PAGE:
Active Sitting: Creating Comfort and Concentration for Fidgety Students


Sitting still in class is a challenge. Active Seating is the solution.

Traditional classroom seating is rigid, static and restrictive when it comes to allowing movement and, for some students, sitting still for hours on end is a real challenge.

For these students–some of which may have learning disabilities such as attention deficit disorder (ADD), attention-deficit/hyperactivity disorder (ADHD), or even sensory perception disorders–having the ability to move about freely is critically important when it comes to being able to focus on classroom work.

Yet, many schools still aim to tame student’s physical movements, rather than incorporate them into the learning process. For students who need to fidget to focus, this sort of restrictive nature can curtail their overall learning potential.

Fortunately, many schools around the country are radically changing their approach to classroom design to include active seating, which encourages movement and allows fidgety students to focus on the lesson, rather than the challenge of sitting still.

Active sitting, also known as dynamic sitting, is seating that naturally encourages us to stay in motion, rather than passively relaxing into a slouch or attempt to rigidly hold a “correct” pose.

The Furniture Industry Research Association argues that, unlike traditional classroom seating, active seating, “accommodates natural movements and boasts a range of benefits including better spinal positions, muscle stimulation, blood circulation, and neurochemical processes that promote concentration.”

Students will find a way to move around regardless of the type of chair they’re sitting in. Because traditional school seating lacks the flexibility of active sitting, students often resort to creating their own movement by leaning the chair back on two legs and frequently shifting their position on the chair. Forced movement such as this can lead to tight muscles, soreness or even physical injury.

Active seating is fidget-friendly, so, for children who squirm in their seats and can’t resist the impulse to move, it’s a way to channel their excess energy into constructive activities. Active seating acknowledges a child’s need to move, but at the same time, keeps them sitting still enough so that teachers and other students may continue lessons uninterrupted.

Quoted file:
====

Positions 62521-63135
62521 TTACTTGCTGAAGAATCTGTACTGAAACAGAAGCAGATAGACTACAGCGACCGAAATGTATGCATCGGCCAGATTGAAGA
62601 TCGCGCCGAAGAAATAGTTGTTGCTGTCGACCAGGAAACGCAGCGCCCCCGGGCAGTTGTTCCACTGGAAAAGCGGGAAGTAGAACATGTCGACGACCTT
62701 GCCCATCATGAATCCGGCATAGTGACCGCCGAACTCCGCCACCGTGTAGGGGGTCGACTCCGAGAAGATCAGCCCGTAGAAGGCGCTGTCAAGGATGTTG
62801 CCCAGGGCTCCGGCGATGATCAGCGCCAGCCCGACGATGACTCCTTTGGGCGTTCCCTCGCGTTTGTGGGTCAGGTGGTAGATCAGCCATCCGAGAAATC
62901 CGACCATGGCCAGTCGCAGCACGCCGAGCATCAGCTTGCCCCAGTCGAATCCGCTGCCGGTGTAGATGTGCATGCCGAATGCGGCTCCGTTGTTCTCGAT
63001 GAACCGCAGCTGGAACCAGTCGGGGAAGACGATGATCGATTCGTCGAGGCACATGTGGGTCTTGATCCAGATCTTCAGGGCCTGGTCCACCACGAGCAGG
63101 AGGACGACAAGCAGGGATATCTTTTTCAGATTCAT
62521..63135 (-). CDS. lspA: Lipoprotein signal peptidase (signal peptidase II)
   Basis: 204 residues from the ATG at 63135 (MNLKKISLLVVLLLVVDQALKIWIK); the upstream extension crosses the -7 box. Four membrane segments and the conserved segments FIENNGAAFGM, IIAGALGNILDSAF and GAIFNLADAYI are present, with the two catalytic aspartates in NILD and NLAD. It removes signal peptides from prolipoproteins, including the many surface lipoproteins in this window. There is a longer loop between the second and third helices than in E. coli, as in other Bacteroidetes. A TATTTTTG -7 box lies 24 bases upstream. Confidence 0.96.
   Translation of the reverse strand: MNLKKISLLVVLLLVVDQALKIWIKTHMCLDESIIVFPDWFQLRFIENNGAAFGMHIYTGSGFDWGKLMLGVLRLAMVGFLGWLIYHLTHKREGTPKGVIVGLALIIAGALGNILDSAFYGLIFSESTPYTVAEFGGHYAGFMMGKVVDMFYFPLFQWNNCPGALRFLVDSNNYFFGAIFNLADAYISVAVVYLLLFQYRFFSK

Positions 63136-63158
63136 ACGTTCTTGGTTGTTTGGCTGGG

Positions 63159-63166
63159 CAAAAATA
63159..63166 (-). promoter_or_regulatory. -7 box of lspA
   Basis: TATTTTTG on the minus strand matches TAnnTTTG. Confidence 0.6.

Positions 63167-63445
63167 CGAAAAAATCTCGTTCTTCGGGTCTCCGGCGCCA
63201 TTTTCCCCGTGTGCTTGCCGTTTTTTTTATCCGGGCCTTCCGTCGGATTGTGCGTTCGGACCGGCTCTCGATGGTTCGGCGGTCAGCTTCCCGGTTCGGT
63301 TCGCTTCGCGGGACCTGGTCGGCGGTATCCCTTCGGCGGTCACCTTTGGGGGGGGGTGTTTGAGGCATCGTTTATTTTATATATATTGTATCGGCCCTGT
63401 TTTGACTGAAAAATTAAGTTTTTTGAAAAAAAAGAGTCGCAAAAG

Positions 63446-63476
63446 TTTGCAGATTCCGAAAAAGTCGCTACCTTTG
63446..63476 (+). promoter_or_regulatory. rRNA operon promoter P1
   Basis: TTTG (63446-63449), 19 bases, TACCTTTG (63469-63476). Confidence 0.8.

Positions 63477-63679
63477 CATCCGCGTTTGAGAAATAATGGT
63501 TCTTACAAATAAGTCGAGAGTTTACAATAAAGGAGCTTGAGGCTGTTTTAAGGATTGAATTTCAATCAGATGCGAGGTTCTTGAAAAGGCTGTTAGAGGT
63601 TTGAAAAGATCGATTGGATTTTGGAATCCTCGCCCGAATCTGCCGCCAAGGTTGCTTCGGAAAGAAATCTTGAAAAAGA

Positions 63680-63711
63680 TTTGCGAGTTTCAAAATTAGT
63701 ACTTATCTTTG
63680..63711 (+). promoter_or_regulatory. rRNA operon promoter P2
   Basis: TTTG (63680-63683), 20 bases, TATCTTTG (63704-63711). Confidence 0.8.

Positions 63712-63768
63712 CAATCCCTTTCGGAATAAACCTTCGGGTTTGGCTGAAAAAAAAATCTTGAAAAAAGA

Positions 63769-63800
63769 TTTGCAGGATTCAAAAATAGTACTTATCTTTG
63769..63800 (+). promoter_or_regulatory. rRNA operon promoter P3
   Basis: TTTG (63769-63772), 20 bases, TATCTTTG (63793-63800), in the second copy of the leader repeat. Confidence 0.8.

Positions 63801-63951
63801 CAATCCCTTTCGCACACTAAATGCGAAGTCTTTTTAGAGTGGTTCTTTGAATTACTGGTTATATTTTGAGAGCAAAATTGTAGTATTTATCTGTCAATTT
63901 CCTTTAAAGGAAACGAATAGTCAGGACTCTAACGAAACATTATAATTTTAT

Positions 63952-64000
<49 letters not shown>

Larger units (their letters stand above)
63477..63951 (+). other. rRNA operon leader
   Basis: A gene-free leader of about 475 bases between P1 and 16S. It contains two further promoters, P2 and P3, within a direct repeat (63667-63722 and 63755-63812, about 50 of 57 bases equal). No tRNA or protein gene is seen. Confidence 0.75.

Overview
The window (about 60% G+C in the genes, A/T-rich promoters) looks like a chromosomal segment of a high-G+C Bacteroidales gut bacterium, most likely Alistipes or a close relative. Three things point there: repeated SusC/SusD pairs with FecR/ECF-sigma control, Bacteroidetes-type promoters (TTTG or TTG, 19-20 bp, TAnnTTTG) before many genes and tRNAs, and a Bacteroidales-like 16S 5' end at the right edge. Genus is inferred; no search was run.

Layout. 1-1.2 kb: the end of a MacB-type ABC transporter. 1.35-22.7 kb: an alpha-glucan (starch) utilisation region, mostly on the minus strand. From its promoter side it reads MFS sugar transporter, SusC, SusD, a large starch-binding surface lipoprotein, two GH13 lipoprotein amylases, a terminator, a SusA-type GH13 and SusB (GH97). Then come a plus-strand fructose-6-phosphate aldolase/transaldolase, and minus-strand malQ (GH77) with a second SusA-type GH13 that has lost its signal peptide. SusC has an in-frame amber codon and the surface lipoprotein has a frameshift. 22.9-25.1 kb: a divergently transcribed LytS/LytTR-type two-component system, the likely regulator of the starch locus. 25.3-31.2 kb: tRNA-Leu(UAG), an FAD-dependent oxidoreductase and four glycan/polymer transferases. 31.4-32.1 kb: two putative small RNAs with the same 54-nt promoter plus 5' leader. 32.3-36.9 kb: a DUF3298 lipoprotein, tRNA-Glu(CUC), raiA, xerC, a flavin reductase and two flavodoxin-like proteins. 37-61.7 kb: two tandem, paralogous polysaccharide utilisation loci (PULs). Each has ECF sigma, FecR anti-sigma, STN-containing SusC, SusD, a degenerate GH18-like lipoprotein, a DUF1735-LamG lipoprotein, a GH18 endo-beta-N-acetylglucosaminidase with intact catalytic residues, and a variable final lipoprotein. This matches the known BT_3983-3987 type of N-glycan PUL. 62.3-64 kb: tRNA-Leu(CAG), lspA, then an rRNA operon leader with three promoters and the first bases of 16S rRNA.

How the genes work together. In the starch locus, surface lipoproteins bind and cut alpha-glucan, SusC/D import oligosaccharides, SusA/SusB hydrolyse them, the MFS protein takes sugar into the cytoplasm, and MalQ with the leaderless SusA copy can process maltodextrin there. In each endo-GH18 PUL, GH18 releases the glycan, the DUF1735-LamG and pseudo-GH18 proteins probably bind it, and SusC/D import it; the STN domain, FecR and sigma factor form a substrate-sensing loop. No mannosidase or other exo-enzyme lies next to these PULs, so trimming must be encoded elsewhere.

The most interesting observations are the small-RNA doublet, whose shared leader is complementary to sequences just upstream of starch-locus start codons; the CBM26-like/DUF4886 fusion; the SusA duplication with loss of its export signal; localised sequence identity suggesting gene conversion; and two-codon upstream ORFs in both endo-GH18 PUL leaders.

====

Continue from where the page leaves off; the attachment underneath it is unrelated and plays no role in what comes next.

This is in contrast to forward-facing and rigid seating, which can result in poor attention, poor memory and ultimately, lower achievement scores. In turn, this has an impact on teachers, principals and administrators, who have to have to spend extra time and resources to keep these students engaged in class.

In today’s fast paced world of iPads, instant gratification and continuously narrowing attention spans, keeping a child engaged and sitting still in class can be a considerable task. For children with ADD, ADHD, autism spectrum disorder or other learning disabilities, it can be even more difficult to stay engaged. Many of these students have a “constant need for movement-based sensory input, which is why many students are fidgeting, slouching or even chewing on pencils.”

Active seating can really make all the difference in this regard. Unlike traditionally rigid and restrictive school seating, active seating encourages student movement and incorporates it into the learning process. It gives students who need to move a better chance at success in school because they don’t have to constantly fight the restrictive nature of their chair. Instead, they can use their chair’s flexibility to their advantage.


In my experience as a nanny and at-home tutor during the COVID-19 pandemic, I have seen first-hand how difficult it is for elementary school students to focus and stay engaged in the virtual classroom environment. With already low attention spans, children in online education are required to dedicate extensive amounts of time sitting in front of a screen to absorb knowledge. In addition, teachers no longer have the same control over their students’ environments. While this article highlights a solution to fidgety students in a classroom setting, its arguments could also be applicable to online learning. The idea of incorporating movement into a traditionally static atmosphere seems contradictory at first. However, allowing children to channel their restlessness into an object rather than their school work is incredibly interesting to me. How can the many benefits of active seating be applied to the uncontrollable nature of the at-home setting?